Mom and Kennedy, Part II

(Part I is here)

Dad went to work the morning of the funeral. I could have bet he was at his hangout, the donut shop, watching the news on the old TV in the corner. He would sit at the counter, with his coffee, his glazed donut, and his Marlboros. Dad and the owner talked politics all the time, mostly complaining about Kennedy. On this day I imagined that they were commentating on the funeral.

It was a Monday, but school was cancelled. I was watching TV when Mom said, “The President’s funeral is going to be on, so you need to go play outside now.”

“I want to watch it, too.”

“You’re too young for funerals. Go on out.”

“What about Teddy?”

“He’s a baby. Go. NOW!”

I threw myself on the couch and kicked the cushion with my feet, but Mom hauled me up and rushed me out the door. As I slowly stepped down the front steps, I heard the living room drapes slap shut behind me.

For a while I stood in the front yard and stared at the front door. I looked down the street, to the older houses down at the end. I looked up the street, past my friends’ houses, and on up past the haunted house toward Gull Road. The neighborhood was totally empty of people. The gray sky helmeted me in gloom.

Around the back of the house, I noticed the basement window covered up for the bomb shelter, then peered into the one over the laundry room. All I saw was dark.

Out front, I kicked a stone across the street and then back again. Even the neighbor’s chow was not outside today. I wondered if it might rain. If it did, would Mom let me back inside? I prayed for rain.

It must have been hours that I crouched on the curb, waiting. The rest of the planet was inside, watching the Leader of the Free World being buried on TV, but I sat outside on my driveway, throwing pebbles at the hopscotch pattern Dad had painted on our driveway.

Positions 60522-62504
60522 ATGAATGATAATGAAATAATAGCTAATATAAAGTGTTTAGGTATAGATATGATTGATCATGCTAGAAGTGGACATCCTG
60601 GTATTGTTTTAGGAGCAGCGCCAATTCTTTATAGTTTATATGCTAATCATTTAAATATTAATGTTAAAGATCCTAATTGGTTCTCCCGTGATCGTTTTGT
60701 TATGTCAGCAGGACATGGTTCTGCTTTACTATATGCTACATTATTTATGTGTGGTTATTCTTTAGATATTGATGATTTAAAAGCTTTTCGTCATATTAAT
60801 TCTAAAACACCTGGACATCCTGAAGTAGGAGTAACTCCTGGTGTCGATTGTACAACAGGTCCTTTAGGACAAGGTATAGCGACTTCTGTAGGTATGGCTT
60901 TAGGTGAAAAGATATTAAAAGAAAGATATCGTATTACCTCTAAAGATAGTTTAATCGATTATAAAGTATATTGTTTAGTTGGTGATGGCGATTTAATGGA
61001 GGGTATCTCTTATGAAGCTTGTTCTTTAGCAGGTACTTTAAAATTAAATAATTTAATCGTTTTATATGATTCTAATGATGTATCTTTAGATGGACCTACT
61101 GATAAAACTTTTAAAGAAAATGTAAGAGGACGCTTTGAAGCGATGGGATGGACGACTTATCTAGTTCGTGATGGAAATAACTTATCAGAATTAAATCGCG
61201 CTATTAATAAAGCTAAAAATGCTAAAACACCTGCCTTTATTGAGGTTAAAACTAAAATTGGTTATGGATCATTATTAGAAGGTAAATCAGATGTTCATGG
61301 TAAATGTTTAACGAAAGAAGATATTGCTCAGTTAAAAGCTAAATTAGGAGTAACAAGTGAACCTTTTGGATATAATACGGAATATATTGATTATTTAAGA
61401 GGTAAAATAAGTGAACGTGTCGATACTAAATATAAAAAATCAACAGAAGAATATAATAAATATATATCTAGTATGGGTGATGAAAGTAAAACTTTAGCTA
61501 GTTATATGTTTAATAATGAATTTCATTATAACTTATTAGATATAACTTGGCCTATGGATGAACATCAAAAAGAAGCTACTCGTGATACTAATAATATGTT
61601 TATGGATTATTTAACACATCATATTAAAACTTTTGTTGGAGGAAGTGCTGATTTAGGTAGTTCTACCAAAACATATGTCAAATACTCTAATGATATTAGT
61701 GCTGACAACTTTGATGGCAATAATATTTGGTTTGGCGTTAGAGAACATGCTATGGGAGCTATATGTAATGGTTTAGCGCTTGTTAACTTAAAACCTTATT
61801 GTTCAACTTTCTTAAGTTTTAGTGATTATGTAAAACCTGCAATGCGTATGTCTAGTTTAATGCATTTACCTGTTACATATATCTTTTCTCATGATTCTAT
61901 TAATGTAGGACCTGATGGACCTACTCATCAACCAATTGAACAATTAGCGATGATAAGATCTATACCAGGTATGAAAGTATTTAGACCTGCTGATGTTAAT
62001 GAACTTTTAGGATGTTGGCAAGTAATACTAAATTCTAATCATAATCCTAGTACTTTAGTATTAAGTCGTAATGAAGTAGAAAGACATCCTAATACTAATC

The design of my hopscotch court

The design of my hopscotch court

I got thirsty and knocked on the door, but Mom wouldn’t let me in. The temperature dipped, and I shivered inside my thin jacket. “Not yet,” she said. Her face was wet and messy and she dabbed a Kleenex at her nose. She wouldn’t let me in until the show was over and dusk had settled around me.

The day had felt like loneliness given substance. My mother’s sense of menace manifested itself in her over-protection. She was terrified of a world where our president could be killed and didn’t realize how much I needed to understand the world around me.

I finally saw the caisson on the evening news after Dad got home: Wikipedia image

I finally saw the caisson on the evening news: Wikipedia image

27 Comments

Filed under Creative Nonfiction, Essay, Memoir, Nonfiction, Vintage American culture, Writing

27 responses to “Mom and Kennedy, Part II

  1. Well told, Luanne.
    I remember it all vividly, beginning with the TV all weekend long that would not play anything but news about the assassination — a preview of 24/hr news to come. And then the riderless horse, John-John’s salute. It’s all etched there in my mind.
    I see the Eternal Flame Jackie lit at Arlington National Cemetery not infrequently. It still burns there and inside me. The world changed that day. We all changed.

    • Luanne

      Ah yes, rub it in that you saw all this stuff. And I was sitting outside in the gloomiest day ever. isn’t it amazing how vivid it all is to us all these years later? I wonder what makes memory work like that?
      Yes, the whole country changed. I’ve been thinking of this, too: “Abraham, Martin, and John (and Bobby)”

  2. This is such a well written piece, Luanne. The loneliness you felt that day is palpable in your words. I’m curious, later in life did you ever express to your mother how you felt that day?

  3. “The day had felt like loneliness given substance”

    Lovely

    • Luanne

      Ah, thanks so much, Mareymercy!! And now this morning it’s pouring rain here . . . so gloomy, but if it had been pouring that morning she would have had to let me stay in.

  4. Pingback: Mom and Kennedy, Part I | Writer Site

  5. How sad to be shutout. You did a great job of making loneliness visible.

    Life is strange. I remember seeing the funeral but not the substance of it. It was a long, sad day.